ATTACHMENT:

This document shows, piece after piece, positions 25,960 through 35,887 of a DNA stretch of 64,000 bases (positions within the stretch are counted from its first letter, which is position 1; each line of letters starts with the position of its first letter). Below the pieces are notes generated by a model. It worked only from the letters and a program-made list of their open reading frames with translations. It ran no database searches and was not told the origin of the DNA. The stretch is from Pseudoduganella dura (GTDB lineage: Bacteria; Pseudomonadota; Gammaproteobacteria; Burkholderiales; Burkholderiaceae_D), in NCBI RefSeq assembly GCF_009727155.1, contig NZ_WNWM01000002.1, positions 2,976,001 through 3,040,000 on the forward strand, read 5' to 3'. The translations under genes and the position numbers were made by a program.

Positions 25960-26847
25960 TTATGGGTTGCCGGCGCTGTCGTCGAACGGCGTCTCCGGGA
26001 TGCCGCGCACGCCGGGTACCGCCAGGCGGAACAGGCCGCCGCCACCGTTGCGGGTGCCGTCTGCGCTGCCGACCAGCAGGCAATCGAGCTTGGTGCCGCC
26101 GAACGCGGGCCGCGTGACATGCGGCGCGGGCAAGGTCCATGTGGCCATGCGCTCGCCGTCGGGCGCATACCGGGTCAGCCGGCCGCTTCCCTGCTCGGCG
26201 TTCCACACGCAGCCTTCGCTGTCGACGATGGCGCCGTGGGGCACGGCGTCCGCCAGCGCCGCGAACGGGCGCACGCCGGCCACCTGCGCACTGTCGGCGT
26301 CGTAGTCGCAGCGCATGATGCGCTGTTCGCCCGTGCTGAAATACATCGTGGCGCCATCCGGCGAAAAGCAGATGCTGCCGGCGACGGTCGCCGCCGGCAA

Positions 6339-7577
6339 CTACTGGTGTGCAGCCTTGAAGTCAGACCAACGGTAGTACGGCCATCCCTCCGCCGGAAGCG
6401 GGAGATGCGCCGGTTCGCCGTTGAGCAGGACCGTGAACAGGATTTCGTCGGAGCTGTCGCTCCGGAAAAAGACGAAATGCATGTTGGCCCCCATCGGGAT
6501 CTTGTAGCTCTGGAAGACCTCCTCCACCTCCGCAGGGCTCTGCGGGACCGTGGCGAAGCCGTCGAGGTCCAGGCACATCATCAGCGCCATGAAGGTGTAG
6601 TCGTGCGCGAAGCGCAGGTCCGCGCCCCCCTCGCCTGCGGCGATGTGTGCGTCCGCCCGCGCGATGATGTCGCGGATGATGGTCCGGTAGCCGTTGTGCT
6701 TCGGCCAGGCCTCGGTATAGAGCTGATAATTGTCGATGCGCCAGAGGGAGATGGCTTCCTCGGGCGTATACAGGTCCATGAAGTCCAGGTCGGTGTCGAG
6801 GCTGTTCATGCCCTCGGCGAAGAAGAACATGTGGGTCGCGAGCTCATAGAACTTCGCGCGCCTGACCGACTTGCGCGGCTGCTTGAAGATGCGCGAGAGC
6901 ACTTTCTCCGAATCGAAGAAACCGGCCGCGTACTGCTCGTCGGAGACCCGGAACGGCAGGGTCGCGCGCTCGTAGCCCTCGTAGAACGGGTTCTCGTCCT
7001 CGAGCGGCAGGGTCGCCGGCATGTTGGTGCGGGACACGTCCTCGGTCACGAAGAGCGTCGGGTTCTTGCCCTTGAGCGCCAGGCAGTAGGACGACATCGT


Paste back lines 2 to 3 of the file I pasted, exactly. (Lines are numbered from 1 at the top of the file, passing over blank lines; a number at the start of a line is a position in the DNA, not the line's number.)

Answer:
Positions 25960-26847
25960 TTATGGGTTGCCGGCGCTGTCGTCGAACGGCGTCTCCGGGA